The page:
Never place text dead center

This one only really applies to those of you who frequently have to make slideshows or other presentations with title pages, but if that’s you, this is a killer tip: don’t place your titles right in the center of the page or screen. Instead, place them slightly above that point. You’ll find that this often makes your design “feel” a lot better.


(We’ve heard designers explain this by saying that because humans experience gravity every day, we subconsciously add a little “gravity” to images that we’re looking at, and thus perfectly-centered text “feels” a little low, like it’s about to fall off the screen. We’re not sure there’s any actual science to back that up, but there’s no denying above-center titles often “feel” better.)

Animation only when it’s meaningful

Animated charts are increasingly common in the world of data visualization, and there are some neat tools out there that make producing these kinds of charts pretty easy. But it’s worth remembering that like any design tool, they should be employed only when there’s a good reason to use them. Motion can be used to help illustrate the evolution of a value over time, for example, or to call attention to a particularly important bit of a chart (since our eyes are naturally drawn to motion). But it can also be a meaningless and off-putting distraction, and it may also slow down your project’s loading time if it’s hosted on the web.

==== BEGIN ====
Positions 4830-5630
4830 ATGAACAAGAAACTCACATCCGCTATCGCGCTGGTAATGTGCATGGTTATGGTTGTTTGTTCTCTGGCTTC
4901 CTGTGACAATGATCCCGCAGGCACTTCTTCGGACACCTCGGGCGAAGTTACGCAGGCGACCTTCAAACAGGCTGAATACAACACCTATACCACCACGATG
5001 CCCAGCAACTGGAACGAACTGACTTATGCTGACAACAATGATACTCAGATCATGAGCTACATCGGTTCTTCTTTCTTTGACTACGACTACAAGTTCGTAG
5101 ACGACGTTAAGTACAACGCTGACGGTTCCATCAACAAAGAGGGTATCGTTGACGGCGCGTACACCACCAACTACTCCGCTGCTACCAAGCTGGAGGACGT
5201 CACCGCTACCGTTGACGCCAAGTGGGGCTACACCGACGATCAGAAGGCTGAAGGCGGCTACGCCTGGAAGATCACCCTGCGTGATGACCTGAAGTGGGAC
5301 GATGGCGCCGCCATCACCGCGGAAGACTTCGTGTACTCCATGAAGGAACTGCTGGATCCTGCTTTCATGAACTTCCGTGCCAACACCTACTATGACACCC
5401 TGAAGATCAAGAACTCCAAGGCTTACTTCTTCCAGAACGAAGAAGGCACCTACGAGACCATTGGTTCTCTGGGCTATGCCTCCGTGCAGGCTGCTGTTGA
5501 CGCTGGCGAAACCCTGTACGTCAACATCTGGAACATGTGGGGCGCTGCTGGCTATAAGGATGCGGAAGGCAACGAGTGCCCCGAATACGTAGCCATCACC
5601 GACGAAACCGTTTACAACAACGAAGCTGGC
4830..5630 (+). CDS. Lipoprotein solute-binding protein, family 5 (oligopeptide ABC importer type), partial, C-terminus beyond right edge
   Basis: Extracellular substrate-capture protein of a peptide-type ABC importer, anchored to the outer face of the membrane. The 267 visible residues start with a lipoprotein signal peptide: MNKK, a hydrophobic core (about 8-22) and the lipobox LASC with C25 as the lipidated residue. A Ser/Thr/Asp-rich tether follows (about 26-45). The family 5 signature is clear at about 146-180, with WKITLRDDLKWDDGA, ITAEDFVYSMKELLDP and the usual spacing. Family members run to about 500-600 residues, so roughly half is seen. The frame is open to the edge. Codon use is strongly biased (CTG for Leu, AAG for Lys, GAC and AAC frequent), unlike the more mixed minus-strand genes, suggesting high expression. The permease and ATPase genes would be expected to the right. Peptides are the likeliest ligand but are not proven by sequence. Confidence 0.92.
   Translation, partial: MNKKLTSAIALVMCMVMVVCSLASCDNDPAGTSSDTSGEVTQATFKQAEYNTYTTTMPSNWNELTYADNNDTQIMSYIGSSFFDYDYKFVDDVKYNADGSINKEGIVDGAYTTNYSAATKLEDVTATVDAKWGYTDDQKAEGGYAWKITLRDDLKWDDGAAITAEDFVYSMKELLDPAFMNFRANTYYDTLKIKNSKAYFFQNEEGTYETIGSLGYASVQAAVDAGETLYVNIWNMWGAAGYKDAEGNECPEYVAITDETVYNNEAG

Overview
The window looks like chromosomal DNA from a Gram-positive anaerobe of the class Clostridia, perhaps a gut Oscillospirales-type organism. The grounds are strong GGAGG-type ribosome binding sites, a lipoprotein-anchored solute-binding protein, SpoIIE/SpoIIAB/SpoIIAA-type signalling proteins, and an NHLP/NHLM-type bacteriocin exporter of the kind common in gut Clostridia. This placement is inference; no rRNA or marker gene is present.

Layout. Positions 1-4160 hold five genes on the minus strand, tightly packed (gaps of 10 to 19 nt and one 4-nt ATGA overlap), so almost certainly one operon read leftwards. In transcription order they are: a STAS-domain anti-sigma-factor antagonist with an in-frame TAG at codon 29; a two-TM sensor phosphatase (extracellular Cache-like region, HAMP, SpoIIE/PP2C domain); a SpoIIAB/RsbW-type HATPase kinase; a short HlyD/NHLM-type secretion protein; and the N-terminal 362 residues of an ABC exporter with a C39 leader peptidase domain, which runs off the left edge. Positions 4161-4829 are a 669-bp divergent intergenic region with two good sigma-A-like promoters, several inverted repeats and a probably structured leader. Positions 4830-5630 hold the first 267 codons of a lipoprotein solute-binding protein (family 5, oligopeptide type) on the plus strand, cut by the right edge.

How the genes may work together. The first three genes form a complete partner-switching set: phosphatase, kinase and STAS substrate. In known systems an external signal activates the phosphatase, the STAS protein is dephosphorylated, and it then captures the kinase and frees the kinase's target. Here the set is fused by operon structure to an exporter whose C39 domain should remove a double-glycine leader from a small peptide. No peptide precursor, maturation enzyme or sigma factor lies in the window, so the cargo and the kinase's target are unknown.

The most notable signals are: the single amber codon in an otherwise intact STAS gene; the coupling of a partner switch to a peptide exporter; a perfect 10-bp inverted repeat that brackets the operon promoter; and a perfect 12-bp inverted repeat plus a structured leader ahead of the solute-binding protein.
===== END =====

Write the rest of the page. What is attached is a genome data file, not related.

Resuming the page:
Neither of the above animations is necessary. If you're not concerned about loading times, the upward motion elements in the chart on the right could be used to convey growth. The shaking motion of the graph on the left, however, is distracting and doesn't add any value.

Squint at your design

Squinting is a great quick-and-dirty way to test the effectiveness of a design - when you squint, the most important elements of the design should still be visible while the less important details get blurred out. You’ll find that larger and higher-contrast elements are the easiest to see when squinting, so if you aren’t getting the key message when squinting at your design, playing with color values and saturation to increase contrast in key areas, or adjusting the size of key data points (where possible) are good ways to make those elements “pop” more.